Upland Primary School in Bexleyheath won last year’s ‘My Best School Trip’ Award. Headteacher Beth McKenzie reports back on what they did with the £1,500 prize money.
The school has been working with the Outward Bound Trust for nearly five years as providers for the annual residential visits for Year 5 and 6. As winners of 2017 Award, it only seemed right that we returned there this year.
What the Outward Bound Trust is able to provide fits well with our school ethos and motto. The visits are built around the pupils’ needs and adapted as the days develop. I’m asked by parents about what the children will be doing. My response is that I don’t always know which makes it exciting.
On 12th March, 55 children and five members of staff made the long but exciting train journey to the Lake District, the beginning of the adventure. Arriving at the centre, the children were faced with their first set of challenges (navigating around the centre and making their beds). This is probably one of the few times that the children get a sense of freedom, they are not escorted or accompanied by staff and get that sense of working together with friends.
Despite visiting in March, we had great weather which allows the children to get the very best out of the visit. As this was the children’s second year of visiting, one of the days and evenings was spent on an expedition. The children left early and didn’t return until 9pm. Although tiring, this is probably one of the highlights for the children; they walk an average of 10 miles and might have to canoe across Lake Ullswater and climb some very steep mountains but that sense of achievement for all is overwhelming.
Watching the children develop over the week is a delight. As each day goes by they approach new activities with more confidence. Watching them working as a team and providing support to each other, when things are tough, shows how skilled they are.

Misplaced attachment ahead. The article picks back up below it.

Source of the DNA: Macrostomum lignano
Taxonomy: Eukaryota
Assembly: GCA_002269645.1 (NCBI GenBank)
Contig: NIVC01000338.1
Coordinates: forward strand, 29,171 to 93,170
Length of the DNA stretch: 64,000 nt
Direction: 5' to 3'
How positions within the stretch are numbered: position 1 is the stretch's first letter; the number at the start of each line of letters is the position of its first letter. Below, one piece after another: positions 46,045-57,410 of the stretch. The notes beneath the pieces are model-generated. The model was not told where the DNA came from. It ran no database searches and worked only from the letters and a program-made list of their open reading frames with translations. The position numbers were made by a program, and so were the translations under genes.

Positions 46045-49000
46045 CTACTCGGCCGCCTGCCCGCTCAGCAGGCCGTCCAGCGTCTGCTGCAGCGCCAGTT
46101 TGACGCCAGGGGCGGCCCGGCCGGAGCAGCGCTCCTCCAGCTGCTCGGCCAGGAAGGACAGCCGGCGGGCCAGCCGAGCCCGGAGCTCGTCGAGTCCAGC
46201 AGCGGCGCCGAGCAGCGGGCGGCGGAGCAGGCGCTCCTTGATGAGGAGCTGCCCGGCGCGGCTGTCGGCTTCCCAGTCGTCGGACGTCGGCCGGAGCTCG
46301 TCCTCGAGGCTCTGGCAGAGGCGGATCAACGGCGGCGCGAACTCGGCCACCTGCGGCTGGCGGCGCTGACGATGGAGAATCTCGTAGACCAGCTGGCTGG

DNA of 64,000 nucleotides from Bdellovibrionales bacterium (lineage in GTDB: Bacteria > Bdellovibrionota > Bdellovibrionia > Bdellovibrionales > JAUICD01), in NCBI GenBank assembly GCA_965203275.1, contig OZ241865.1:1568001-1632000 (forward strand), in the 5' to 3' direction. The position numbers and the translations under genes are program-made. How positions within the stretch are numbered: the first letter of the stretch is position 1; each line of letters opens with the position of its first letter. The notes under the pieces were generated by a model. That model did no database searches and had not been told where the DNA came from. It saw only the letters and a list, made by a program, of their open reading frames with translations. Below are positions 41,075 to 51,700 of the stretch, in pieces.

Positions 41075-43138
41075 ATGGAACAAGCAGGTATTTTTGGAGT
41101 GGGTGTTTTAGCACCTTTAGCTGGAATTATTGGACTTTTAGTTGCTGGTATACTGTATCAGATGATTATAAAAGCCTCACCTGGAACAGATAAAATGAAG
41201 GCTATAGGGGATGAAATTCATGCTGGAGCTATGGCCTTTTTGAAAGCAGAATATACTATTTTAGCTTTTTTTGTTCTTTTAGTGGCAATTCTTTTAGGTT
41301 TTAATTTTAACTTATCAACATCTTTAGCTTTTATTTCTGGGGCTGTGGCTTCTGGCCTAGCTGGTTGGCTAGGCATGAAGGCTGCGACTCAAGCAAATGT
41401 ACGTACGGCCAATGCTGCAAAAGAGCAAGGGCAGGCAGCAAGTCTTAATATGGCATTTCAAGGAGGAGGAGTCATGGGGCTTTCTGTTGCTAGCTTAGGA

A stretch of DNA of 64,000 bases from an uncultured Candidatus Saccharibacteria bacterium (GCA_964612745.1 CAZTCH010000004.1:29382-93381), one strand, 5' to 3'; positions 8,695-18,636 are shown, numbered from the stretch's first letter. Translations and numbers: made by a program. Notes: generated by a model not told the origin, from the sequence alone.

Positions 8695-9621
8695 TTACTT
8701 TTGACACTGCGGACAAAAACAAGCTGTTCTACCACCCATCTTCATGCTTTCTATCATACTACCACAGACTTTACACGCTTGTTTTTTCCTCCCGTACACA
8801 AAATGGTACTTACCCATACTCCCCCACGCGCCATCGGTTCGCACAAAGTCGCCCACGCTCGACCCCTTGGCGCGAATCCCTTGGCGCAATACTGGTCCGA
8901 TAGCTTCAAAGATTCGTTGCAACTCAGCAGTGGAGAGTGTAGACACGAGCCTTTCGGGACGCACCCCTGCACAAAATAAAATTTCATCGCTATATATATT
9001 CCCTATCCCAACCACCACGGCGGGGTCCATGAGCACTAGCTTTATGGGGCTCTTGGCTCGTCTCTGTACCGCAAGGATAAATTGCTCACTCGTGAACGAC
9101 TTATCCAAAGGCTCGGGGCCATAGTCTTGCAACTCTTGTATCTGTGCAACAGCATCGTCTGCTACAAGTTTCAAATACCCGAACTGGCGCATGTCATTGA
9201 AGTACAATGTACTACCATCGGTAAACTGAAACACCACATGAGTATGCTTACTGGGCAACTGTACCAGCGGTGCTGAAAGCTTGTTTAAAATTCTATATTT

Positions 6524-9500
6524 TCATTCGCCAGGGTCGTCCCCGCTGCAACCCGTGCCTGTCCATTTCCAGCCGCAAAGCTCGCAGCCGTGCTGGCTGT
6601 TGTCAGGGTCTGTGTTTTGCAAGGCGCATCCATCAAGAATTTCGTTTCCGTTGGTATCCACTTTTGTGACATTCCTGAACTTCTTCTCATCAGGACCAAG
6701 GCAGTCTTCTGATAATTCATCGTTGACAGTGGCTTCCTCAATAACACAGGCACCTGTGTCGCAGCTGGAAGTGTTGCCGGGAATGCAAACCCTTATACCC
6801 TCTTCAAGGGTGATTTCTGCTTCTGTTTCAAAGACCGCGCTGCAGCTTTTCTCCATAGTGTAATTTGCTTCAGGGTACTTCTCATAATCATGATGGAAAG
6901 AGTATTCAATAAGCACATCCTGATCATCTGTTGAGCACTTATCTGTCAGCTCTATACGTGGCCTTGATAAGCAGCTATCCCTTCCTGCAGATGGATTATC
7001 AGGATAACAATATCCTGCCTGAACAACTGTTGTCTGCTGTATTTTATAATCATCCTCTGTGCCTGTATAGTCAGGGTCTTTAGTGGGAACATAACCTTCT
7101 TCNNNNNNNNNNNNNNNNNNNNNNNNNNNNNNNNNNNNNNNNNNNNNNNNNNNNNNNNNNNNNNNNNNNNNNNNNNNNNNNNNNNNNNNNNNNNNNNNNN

One of my most memorable experiences was accompanying a group gorge-walking. The children must have spent three hours in extremely cold water. They started off at a relatively low part of the gorge and through sheer determination, skill and teamwork they managed to scramble through multiple gorges and reach quite a height. After about three quarters of the way, the children had the choice to finish for the day, return to the warm, or carry on. They knew that it had to be a group a decision and agreed that they would support the others through the difficult climb. Watching the children provide words of encouragement and physical support to each other was a joy.
Organising the trip
A trip like this takes an awful lot of organisation. I realise that it can be a daunting experience for parents too, so time is spent providing them with all the information they need. Regardless of how much time it takes, this has to be the biggest highlight of my year. So many memories are made on a trip like this and the children gain so much from the experience. As Headteacher, to accompany the children and see them develop validates how worthwhile the trip is. A residential is such an experience for the pupils – if it’s the right one. This week is an essential part of our curriculum and I hope that it is something that we can provide for many years.
“I overcame fears and accomplished things that I didn’t think I could. I climbed a 735-metre mountain!” Millie
“My Outward Bound Year 6 experience was the best I have had! My favourite activities were gorge-walking and mountain climbing.” Theo
“Watching the children develop individually and as a team is a real privilege.”
Joanna Hemmings, Year 6 Teacher
“What an opportunity for the children, they didn’t stop all week – a great time had by all.”
Jason Bevan, Teacher